122nd New York Infantry Regiment's Civil War Historical Sketch
Taken from Final Report on the Battlefield of Gettysburg (New York at Gettysburg) by the New York Monuments Commission for the Battlefields of Gettysburg and Chattanooga. Albany, NY: J.B. Lyon Company, 1902.
The One hundred and twenty-second New York Volunteers was recruited in the county of Onondaga in July and August, 1862, under the call of President Lincoln for 300,000 volunteers, and was mustered into service at Syracuse, N. Y., August 28, 1862.
The regiment left Syracuse August 31, 1862, and proceeded immediately to Washington. After two days rest it was ordered to join the Army of the Potomac, and was assigned to Cochrane's Brigadeafterwards commanded by General Shaler,- Couch's Division, Sixth Army Corps, in which it served continuously until the close of the war.
The regiment joined the corps just before the battle of Antietam, and though not actually engaged was in reserve in that battle.
The regiment participated in the following battles, viz.: First Fredericksburg, Marye's Heights, Salem Church, Gettysburg, Rappahannock Station, Mine Run, Wilderness, Spotsylvania, North Anna, Cold Harbor, Weldon Railroad, Fort Stevens, in fortifications of Washington, Winchester, Fisher's Hill, Cedar Creek, Assault on Petersburg, Sailor's Creek, and was present at the surrender of Lee.
The regiment was commanded by Colonel Titus until after the battle of Gettysburg, when the command devolved upon Lieut. Col. A. W. Dwight, who was promoted to colonel February 28, 1865, and who was killed in action March 25, 1865, in the advance of the Sixth Corps picket line in front of the works at Petersburg, a few days previous to the final assault upon the works.
At the battle of Cedar Creek, October 19, 1864, Colonel Dwight having been wounded and Maj. J. M. Brower having been killed, Capt. A. H. Clapp ably commanded the regiment throughout the remainder of the battle.
Capt. J. M. Gere was promoted to lieutenant colonel, and Capt. H. H. Walpole to colonel just before the close of the war. . The regiment during its term of service lost the following officers killed in action, viz.:
Lieut. Col. A. W. Dwight, at Petersburg, Va., March 25, 1865.
Maj. J. M. Brower, at Cedar Creek, Va., October 19, 1864.
Lieut. W. H. Hoyt, at Petersburg, Va., June 21, 1864.
Lieut. Frank M. Wooster, at Cold Harbor, Va., June I, 1864.
Lieut. John V. Sims, at Winchester, Va., September 19, 1864.
Lieut. Martin L. Wilson, died June 19, 1864, of wound received at the Wilderness, Va., May 6, 1864.
The regiment was mustered out of service at Syracuse, N. Y., June 23, 1865.
Halting only for the occasional five minutes rest, and twice to make coffee, we struggled on through that hot July day, nerved to renewed efforts as the sound of the battle grew louder and louder, reaching the banks of Rock Creek in the middle of the afternoon, and redeeming the promise our noble Sedgwick had made when he received his orders the night before: "Tell General Meade," he said to the staff officer who brought the order, "tell General Meade, I will be at Gettysburg with my corps at 2 o'clock to-morrow afternoon."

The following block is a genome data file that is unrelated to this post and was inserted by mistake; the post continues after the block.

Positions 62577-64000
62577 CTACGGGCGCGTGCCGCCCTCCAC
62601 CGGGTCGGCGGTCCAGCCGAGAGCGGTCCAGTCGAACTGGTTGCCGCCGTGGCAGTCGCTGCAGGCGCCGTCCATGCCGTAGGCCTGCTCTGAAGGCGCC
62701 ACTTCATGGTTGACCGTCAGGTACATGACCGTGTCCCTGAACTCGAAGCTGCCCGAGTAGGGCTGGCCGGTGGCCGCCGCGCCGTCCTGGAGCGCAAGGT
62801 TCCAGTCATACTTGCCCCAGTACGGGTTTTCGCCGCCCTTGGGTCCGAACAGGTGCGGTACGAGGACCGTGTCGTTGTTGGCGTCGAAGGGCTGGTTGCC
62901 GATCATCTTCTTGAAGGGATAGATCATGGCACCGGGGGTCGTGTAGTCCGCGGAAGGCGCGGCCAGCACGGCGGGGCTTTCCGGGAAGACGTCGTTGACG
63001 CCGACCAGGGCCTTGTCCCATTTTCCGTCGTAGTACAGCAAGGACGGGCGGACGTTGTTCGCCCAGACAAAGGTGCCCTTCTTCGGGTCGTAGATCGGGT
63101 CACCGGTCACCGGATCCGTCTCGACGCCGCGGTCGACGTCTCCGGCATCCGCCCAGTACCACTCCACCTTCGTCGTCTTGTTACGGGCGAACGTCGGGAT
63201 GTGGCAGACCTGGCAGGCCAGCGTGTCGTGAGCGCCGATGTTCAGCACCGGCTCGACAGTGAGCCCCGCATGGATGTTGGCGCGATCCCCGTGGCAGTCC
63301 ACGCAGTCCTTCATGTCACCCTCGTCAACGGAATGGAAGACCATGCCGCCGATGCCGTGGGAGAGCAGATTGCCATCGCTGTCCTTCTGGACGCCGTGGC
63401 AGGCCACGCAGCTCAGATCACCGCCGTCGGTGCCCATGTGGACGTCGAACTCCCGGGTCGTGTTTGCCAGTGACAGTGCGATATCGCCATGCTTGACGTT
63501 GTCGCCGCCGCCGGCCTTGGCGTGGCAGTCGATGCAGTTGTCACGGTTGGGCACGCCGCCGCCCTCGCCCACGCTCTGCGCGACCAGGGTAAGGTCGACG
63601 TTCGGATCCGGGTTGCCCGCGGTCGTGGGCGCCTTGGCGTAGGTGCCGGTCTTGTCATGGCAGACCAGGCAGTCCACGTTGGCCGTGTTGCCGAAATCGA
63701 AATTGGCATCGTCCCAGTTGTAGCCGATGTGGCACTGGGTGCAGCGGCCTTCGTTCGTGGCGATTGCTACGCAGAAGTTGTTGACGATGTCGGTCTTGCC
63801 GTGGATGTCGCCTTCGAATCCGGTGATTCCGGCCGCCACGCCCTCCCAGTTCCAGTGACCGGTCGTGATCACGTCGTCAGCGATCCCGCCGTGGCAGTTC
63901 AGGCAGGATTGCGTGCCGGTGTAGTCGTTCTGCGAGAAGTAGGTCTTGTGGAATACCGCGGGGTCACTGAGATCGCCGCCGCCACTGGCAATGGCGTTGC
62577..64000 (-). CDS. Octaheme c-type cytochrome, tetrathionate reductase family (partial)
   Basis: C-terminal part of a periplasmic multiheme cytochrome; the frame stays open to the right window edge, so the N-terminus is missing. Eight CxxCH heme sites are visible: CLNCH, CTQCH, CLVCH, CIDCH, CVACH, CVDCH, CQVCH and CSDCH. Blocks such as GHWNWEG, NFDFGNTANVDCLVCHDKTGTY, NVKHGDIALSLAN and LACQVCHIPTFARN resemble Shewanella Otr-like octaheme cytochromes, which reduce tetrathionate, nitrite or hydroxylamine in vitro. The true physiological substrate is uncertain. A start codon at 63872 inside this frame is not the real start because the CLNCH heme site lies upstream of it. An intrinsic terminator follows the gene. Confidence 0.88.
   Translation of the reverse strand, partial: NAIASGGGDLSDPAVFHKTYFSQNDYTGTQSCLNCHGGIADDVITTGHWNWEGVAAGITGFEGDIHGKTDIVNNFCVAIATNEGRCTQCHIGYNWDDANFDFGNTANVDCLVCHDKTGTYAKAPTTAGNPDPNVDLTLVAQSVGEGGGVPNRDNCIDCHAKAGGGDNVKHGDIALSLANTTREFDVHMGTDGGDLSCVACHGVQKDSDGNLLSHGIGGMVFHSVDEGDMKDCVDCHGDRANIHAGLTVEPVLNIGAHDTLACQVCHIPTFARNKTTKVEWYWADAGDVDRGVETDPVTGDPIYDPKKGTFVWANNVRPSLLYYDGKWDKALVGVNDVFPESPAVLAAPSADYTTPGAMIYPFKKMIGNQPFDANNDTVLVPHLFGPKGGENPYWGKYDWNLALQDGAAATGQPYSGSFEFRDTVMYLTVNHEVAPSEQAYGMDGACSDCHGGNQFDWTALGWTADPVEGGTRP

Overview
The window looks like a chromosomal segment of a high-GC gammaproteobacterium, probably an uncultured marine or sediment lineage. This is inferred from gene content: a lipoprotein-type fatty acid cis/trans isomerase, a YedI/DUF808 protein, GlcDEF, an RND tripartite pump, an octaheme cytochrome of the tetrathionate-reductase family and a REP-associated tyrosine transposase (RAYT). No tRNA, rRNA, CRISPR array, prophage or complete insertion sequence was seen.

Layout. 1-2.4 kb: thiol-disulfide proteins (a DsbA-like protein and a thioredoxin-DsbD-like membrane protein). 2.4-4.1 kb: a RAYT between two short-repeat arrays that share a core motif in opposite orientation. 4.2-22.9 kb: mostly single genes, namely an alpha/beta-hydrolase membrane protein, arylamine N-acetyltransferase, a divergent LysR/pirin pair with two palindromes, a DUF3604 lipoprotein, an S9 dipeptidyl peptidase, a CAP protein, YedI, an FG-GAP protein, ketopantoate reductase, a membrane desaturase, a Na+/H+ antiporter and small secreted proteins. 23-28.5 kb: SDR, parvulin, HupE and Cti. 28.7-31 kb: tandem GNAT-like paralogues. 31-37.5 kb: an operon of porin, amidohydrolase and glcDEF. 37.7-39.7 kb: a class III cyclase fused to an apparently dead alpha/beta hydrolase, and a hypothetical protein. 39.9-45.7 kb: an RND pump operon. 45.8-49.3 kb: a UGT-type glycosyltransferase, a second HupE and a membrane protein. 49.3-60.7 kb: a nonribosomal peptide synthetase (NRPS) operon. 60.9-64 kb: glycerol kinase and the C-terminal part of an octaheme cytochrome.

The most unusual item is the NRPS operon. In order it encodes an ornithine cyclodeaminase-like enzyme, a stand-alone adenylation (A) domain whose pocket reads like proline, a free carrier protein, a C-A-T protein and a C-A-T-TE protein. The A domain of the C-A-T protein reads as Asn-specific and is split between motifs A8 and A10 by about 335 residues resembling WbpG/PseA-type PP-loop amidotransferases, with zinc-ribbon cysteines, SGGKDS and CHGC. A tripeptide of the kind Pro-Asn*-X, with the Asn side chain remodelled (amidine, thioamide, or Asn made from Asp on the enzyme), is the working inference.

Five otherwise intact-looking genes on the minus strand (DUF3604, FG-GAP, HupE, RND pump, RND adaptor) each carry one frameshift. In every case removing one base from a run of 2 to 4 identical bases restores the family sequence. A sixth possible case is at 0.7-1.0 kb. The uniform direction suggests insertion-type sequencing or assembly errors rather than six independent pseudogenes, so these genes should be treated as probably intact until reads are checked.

Part of our corps were engaged that night; dashing on to the field at a double-quick, after their long march, they assisted in relieving the Third Corps.
Our brigade went into bivouac in rear of Little Round Top, sleeping on our arms. We were aroused again before daylight and moved to Culp's Hill, reporting to General Geary, commanding the Twelfth Corps.
On that pleasant July morning, twenty-five years ago, these peaceful woods were filled with the angry sounds of war. Here might have been heard the whistle of the minie bullet or the shriek of the vindictive shell, as Lee made his last desperate attempt to turn the right of our army.
In yonder ravine lay Shaler's Brigade. When in the midst of the strife a regiment of the Twelfth Corps was compelled to fall back from these breastworks, their ammunition exhausted, under orders from General Shaler the One hundred and twenty-second sprang forward with a cheer to take their place. Charging across yon knoll we reoccupied these breastworks, and assisted by other regiments notably the One hundred and forty-ninth New York, who were on our immediate left, a regiment from our own county of Onondaga, friends and neighbors fighting side by side, we held this portion of the line against the repeated charges of the enemy until they abandoned their attack in despair.
In the gallant charge across yon knoll and in the subsequent defense of these breastworks, we lost 10 of our comrades killed or mortally wounded, and. 34 more or less severely wounded, a very large proportion of the number actually engaged and one-third in number of killed, and one-sixth in wounded of the loss that day sustained by our corps.
Through the liberality of the Empire State we to-day dedicate this monument, surmounted by the cross we fought under, to the memory of our comrades who here gave their lives freely in the service of their country, and whose graves in yonder beautiful cemetery bear mute witness for them; to the memory, also, of those other comrades, some of whom have died, and others that live and still suffer from wounds received that day; and still further in commemoration of the gallant services of our regiment in the Sixth Army Corps, a tribute to those that are gone, as well as to the survivors who, as good citizens, maintain the reputation they won on the field.
As we gather year by year at our annual reunions, we find our fraternal bonds strengthened as our ranks decrease, and when we shall all have been mustered into that Grand Army above, may we find that the services we have rendered our country in her hour of need, on this and other memorable fields, will not be found to have been in vain.